It is an honour from his Alma Mater, but Anand Mahindra, 53, Vice-Chairman & Managing Director of Mahindra & Mahindra, calls it “a recognition of the India growth story, and of Indian entrepreneurialism in general”. A Harvard Business School (HBS) graduate (Class of 1981), Mahindra was recently a recipient of the 2008 HBS Alumni Achievement Award for leadership. Mahindra had an impressive list of business leaders for company: John Doerr, Partner, Kleiner Perkins, Caufield & Byers; Jeffrey Immelt, Chairman & CEO, General Electric Company; Meg Whitman, National Co-Chair for McCain 2008 and former CEO of eBay; and James Wolfensohn, Wolfensohn & Co. LLC.
On life in HBS, Mahindra says: “HBS was the perfect training ground in two significant ways—first, it taught you humility because you had to compete in a classroom with 90 of the brightest young minds from the world of business. And secondly, the three case studies per night schedule, was unrivalled in its ability to build a capacity for very hard work.” After two gruelling years of that routine, the real world seemed like a vacation, he quips. Little wonder then, Mahindra has single-handedly, over the years, changed the company profile from a jeep and tractor producing firm to a multinational with utility and multiutility vehicles as well as passenger cars. Man of Gold?
Indian-American Neel Kashkari, 35, is about to become one of the most powerful men in the world. US Treasury Secretary Henry Paulson has elevated Kashkari, his Senior Advisor and a former Goldman Sachs banker, to head the $700-billion rescue effort for financial institutions. Critics are slamming the US administration on the selection for “putting the fox in charge of the henhouse.” While heavy metal lyrics of bands such as AC/DC dot his high school yearbook, it remains to be seen if Kashkari’s hands are really made of gold. Goodbye, politics
When this power minister in Atal Bihari Vajpayee’s Cabinet was asked to resign in 2002, the reason was unusual. Suresh Prabhu, 55, was seen as too honest to hold high office. The Shiv Sena MP has now decided to bid adieu to politics. “It is not a sudden decision. I have been thinking about it for some time,” Prabhu told BT in Chennai at an award function. Though mum’s the word on future plans, the upright CA might resume the practice he gave up for politics in 1996. A Japanese odyssey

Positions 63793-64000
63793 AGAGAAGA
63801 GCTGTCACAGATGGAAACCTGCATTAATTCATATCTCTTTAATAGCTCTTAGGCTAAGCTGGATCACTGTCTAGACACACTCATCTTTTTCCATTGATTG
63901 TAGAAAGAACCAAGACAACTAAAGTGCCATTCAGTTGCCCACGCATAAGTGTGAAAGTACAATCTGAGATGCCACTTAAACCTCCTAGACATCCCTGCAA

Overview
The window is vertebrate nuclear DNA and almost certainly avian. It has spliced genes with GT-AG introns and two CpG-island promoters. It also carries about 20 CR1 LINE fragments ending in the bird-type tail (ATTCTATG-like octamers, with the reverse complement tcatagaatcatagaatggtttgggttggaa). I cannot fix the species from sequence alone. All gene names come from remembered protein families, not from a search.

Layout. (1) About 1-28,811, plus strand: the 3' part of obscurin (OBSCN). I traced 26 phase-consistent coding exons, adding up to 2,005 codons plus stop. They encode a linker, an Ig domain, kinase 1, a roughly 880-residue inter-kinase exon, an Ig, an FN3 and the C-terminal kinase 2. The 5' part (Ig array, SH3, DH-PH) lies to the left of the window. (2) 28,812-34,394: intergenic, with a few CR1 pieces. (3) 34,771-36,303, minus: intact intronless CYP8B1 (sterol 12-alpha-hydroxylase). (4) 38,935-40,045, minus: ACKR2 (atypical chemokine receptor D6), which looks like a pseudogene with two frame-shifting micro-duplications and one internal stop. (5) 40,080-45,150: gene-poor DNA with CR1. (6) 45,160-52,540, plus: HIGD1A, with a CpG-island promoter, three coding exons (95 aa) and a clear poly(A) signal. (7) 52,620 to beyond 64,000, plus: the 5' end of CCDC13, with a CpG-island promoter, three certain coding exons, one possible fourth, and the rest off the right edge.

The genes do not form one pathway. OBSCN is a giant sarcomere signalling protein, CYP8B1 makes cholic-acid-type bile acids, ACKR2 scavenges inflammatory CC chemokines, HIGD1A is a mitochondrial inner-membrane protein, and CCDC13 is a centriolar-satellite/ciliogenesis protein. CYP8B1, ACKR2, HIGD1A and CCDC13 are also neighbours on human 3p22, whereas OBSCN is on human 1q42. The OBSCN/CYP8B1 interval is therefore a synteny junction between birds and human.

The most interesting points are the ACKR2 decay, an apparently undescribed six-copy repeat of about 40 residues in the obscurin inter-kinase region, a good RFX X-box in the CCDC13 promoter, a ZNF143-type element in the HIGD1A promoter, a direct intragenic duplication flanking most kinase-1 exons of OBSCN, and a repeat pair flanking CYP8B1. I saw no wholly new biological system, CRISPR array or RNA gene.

He is the first person to get into IIT from the desert town of Barmer in Rajasthan, but Sanjeev Sinha, 35, now has the Land of the Rising Sun as his oyster. He is the Founder-President of the 300-member strong IIT Alumni Association in Japan. Sinha, former Director, New Business Group, UBS Investment Bank, Japan, this year founded a firm—Sun and Sands Advisors—to provide consultancy for cross-border businesses between India and Japan. “Indo-Japanese relations have not picked up in the last few years though there is a lot of potential,” he laments. To draw on that potential, Sinha is putting together a project with funding and technology from Japan for new hospitals in India. “With a bit of Japanese language, India can be ideal destination for Japanese patients,” he says. Spice of life
This nri entrepreneur swears by everything healthy. Thanks to that, Kartar lalvani, 76, the Founder-Chairman of Britain’s nutraceutical major Vitabiotics, recently won the 2008 Ernst & Young Entrepreneur of the Year special award for the London region. Speaking to BT from London, he says: “It’s a great feeling to have won this honour and more so, because I am an Indian.” With a global turnover of £150 million, Vitabiotics sells its products across 100 countries. What’s the USP of his flourishing business? “Scientific innovation,” he says promptly.
Lalvani enjoys reading, photography and, of course, cooking. His latest venture is a new Indian restaurant, Indali Lounge, at 50 Baker Street, dedicated to the art of healthy Indian dining. “The idea is to deliver healthy and wholesome culinary delight bursting into delicate aromatic flavours,” says the food connoisseur.